The biggest challenge facing public lands is the more than 88,000 free-roaming wild horses and burros on nearly 27 million acres of Bureau of Land Management property, a top Trump administration official said Oct. 11.
Acting BLM Director William Perry Pendley said the destruction and devastation created by the descendants of animals used by Spanish explorers, the U.S. cavalry, and others costs the federal government millions of dollars each year.
He called the horses and burros “an existential threat to these lands.”
Pendley spoke as part of a panel on public lands during the Society of Environmental Journalists annual meeting in Fort Collins, Colo. He replaced Interior Secretary David Bernhardt, who had a scheduling conflict, during a morning session.
Other panelists said climate change was the biggest threat, but Pendley said he was most concerned by roaming animals, which the agency routinely auctions off. More than 11,000 horses and burros were removed in 2018.
“They are causing havoc on the land,” said Pendley who mentioned a BLM report on the animals. “They say some land in the West is so devastated and destroyed and it will never recover.”
Opponents say the practice is inhumane and could lead to the slaughter of animals.
Former President Richard Nixon signed the Wild and Free-Roaming Horses and Burros Act in 1971. The law gives the agency oversight to manage, protect, and control the animals on public lands.
Under the law, BLM has authority to remove some animals to sustain herd health and the range land for farmers and ranchers.
Pendley, who was appointed in July, has BLM director authority and his decisions affect how the agency manages its 245 million acres when it comes to oil and gas development, mineral mining, livestock grazing, recreation, and other issues.
Climate, Resource Development
He also said a Democratic effort to ban drilling on public lands is “absolutely insane” and would have devastating effects on not only the West but the rest of the country.
Several Democratic presidential candidates have embraced a “keep it in the ground” policy, which would largely ban new oil and gas development on public lands.
When pressed on the effects of climate change on federal lands, Pendley said he hadn’t yet been briefed on the issue. “There’s a ton of topics I haven’t been briefed on and one of the reasons is all of my recusals,” Pendley said.
In a 2011 news release, he said that “public support for the fiction of man-made climate change” is “at an all-time low.”
Since his appointment, Pendley has said his past words don’t matter and that he serves the American people with his bosses being President Donald Trump and Bernhardt.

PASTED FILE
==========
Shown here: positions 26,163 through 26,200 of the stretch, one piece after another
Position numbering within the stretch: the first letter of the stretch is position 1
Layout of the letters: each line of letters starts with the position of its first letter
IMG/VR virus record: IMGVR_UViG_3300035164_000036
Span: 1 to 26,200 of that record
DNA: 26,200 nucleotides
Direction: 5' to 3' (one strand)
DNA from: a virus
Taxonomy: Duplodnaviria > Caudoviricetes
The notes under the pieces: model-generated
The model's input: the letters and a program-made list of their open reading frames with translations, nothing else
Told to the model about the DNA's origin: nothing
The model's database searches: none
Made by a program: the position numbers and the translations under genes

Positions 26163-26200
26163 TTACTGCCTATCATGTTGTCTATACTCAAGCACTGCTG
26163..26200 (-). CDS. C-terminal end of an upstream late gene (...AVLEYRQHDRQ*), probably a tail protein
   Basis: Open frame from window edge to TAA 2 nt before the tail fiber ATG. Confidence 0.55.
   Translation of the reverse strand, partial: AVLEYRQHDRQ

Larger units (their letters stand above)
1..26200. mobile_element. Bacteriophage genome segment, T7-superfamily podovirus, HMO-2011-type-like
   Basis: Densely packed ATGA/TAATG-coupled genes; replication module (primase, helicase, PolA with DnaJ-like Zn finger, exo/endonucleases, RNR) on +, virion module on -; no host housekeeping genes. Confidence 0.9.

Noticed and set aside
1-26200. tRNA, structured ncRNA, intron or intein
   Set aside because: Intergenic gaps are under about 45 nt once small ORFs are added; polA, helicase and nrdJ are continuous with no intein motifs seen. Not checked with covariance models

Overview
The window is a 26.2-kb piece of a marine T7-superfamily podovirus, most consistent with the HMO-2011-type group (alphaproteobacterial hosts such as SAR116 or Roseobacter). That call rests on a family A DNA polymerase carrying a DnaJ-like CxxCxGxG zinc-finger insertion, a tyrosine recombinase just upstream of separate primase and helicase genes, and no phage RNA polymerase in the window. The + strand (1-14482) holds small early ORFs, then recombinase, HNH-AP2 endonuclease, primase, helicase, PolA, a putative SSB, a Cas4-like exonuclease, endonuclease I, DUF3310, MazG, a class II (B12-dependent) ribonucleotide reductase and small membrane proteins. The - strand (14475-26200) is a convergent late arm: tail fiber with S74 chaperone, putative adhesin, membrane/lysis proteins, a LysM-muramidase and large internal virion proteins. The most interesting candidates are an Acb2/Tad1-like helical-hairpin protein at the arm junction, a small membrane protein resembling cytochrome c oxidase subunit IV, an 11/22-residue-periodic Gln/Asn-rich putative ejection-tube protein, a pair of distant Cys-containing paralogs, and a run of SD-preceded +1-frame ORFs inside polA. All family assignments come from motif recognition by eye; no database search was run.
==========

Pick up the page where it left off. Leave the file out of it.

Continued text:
“What I thought, what I wrote, what I did in the past is irrelevant,” he said.
Pendley also said at the SEJ conference that BLM is mindful that communities in rural areas, such as Colorado’s Western Slope, are sometimes left out of the equation during environmental reviews and lawsuits over oil and gas exploration. But those operations can fund schools and hospitals, for example.
“The development of these resources is the lifeblood for these people,” Pendley said. Allowing industry is “a certainty we like to deliver on,” he said.
As he has been saying in interviews since his July appointment, Pendley said he’s an attorney, not a scientist, but follows Bernhardt, who believes climate change is real.
The agency also must follow environmental reviews, affirmed by the courts, he said.
“We need to understand and address the consequences of future climate conditions,” Pendley said.
Like his boss, who is under review by the inspector general for conflict of interest issues, Pendley is also a controversial figure. He is overseeing BLM’s headquarters move from Washington, D.C., to Grand Junction, Colo., and he has advocated selling off public lands in the past.
A dozen Senate Democrats sought his removal as acting director as recently as Sept. 26.
The Wyoming native was president of the Colorado-based Mountain States Legal Foundation before joining BLM. While at Mountain States, he promoted selling off land and abolishing two Utah national monuments.
In his new role, he said said the “wholesale” transfer or disposal of public lands is off the table. He has also recused himself from any work linked to former clients.
Pendley served as the Interior Department’s deputy assistant secretary for Energy and Minerals under former President Ronald Reagan.
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